The end of roaming charges: the policy and politics in Brexit Britain

By Armida van Rij

With summer now firmly underway, and many people taking their holidays, our continental neighbours have a very timely present for the UK: as of yesterday, all EU citizens – including UK residents – will no longer pay roaming charges for using their mobile phones abroad in other EU countries, as well as being far less likely to face ‘bill shocks’ when returning from foreign trips. Unfortunately, however, there’s a big, obvious stumbling block for those of us who live in the UK: Brexit. So how will the UK’s departure from the EU impact British residents with regards to this policy?

Roam Like at Home: what is it?

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In a nutshell, the ‘Roam Like at Home’ policy means that while you’re abroad in other EU member states, you pay the same rates for calls, texts and data across the EU as you would at home, rather than pay the extra charges applied as soon as you connect to a foreign operator.

Of course, there is the small print that consumers need to be aware of. It will not be possible to opt into the cheapest operator package in a neighbouring country and ‘roam’ at even less cost: there are time limits (four months as set by the EU, but mobile network operators may include shorter timeframes as part of their standard contracts) on how long you are able to roam at no charge. These measures are required to ensure fair competition to operators across the Member States.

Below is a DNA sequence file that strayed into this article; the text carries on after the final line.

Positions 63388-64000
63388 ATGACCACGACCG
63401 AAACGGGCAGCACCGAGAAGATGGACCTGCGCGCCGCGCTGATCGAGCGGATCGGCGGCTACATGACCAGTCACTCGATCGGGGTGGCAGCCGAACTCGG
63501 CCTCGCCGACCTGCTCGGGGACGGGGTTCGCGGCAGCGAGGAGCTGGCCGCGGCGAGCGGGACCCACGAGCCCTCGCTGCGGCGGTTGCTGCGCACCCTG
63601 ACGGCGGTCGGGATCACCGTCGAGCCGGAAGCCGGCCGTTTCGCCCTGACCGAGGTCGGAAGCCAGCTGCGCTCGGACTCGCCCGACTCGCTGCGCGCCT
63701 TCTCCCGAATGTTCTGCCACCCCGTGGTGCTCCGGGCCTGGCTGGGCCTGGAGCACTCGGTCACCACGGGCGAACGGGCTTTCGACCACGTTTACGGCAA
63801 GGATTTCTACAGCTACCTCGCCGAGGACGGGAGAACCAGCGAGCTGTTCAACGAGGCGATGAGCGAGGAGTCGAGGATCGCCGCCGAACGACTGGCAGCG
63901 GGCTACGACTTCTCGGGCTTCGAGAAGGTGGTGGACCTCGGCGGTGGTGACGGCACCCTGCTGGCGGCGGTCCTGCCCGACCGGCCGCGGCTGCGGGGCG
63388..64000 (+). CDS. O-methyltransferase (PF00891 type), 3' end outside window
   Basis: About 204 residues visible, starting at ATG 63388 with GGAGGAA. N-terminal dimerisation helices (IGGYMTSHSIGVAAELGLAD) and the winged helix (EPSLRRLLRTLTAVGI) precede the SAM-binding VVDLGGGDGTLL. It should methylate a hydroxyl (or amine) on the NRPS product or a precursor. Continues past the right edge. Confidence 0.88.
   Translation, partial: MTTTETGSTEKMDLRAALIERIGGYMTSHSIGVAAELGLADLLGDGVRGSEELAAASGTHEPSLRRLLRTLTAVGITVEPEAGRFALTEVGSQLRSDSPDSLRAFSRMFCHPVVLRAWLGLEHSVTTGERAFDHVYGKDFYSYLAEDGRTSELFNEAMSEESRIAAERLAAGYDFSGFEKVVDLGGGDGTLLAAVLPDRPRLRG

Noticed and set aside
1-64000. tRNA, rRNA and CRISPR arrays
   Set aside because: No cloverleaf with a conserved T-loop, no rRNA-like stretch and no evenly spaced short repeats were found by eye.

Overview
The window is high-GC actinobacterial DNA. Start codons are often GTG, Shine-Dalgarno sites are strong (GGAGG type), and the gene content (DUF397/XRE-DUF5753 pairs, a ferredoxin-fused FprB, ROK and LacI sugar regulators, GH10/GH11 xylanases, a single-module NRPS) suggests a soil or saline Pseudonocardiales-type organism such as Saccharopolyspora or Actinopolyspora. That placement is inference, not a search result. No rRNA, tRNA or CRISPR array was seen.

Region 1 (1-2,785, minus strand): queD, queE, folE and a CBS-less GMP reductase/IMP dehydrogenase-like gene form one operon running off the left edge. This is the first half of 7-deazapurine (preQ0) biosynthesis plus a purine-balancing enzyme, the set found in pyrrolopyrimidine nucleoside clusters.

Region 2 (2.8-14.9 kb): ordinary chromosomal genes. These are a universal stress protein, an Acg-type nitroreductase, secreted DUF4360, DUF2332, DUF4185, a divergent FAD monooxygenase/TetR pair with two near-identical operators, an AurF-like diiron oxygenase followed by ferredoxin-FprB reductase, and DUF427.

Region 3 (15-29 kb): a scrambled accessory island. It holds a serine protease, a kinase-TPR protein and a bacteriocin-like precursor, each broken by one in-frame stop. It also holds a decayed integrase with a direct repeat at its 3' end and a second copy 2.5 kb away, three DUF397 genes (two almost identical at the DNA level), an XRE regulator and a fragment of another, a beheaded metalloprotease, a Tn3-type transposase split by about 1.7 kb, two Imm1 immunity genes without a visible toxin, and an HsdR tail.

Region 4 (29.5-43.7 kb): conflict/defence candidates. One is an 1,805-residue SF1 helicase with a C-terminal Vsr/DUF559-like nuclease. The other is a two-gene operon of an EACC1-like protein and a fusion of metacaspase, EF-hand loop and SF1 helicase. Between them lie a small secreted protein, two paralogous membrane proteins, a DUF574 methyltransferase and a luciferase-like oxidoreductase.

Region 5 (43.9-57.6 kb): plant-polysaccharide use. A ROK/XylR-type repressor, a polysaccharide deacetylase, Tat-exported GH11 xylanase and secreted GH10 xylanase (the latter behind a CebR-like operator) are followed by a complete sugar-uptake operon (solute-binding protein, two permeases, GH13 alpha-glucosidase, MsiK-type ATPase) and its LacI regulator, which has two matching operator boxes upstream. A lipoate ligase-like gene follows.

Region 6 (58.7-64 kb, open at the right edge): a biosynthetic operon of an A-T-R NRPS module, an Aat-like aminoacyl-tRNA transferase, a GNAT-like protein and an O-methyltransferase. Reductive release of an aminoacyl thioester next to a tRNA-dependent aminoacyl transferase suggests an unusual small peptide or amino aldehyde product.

Abolishing roaming charges is the latest step towards the ‘Digital Single Market’ that the EU is trying to create, which aims to lower the barriers that prevent consumers across the EU from accessing the same services for the same price. The completion of such an EU-wide online market place is estimated to contribute €415 (£366) million per year to Europe’s economy, while creating jobs and changing the way people go about their daily lives.

What are the potential issues with it?

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Although long proposed by the European Commission, this is not a straightforward policy, particularly due to the number of actors involved. The legislation comes from the Council of the European Union, meaning ministers from all member states have been involved in setting the regulatory framework for EU telecom companies to operate in. Within this framework, it is up to the telecom companies to decide on the details of what they will offer their customers, including whether or not the new policy also applies to European Economic Area (EEA) countries, as well as the specific terms and conditions.

Criticism from industry has suggested that the anticipated fall in revenue will actually drive up the price of mobile plans. At the moment, consumers spend €12 (£10.5) billion a year on alternatives to mobile data. Although roaming costs have fallen by 80 per cent already as a result of EU legislation, the Roam Like at Home policy is expected to cost mobile network operators in the EU an estimated 2 per cent of their annual revenues, or €1.65 (£1.44) billion, amounting to €7 (£6.1) billion by 2020 according to ETNO, an industry group.

On the other hand, the policy will mean operators are now able to tap into a market of users who previously would either not use their phone at all while abroad, or only when absolutely necessary, to avoid the high prices. According to the E-Communications and Telecom Single Market Household Survey, in 2014 52 per cent of EU citizens switched off their mobile phone when abroad and/or switched off data roaming, rising to 56 per cent among those who were regular travellers.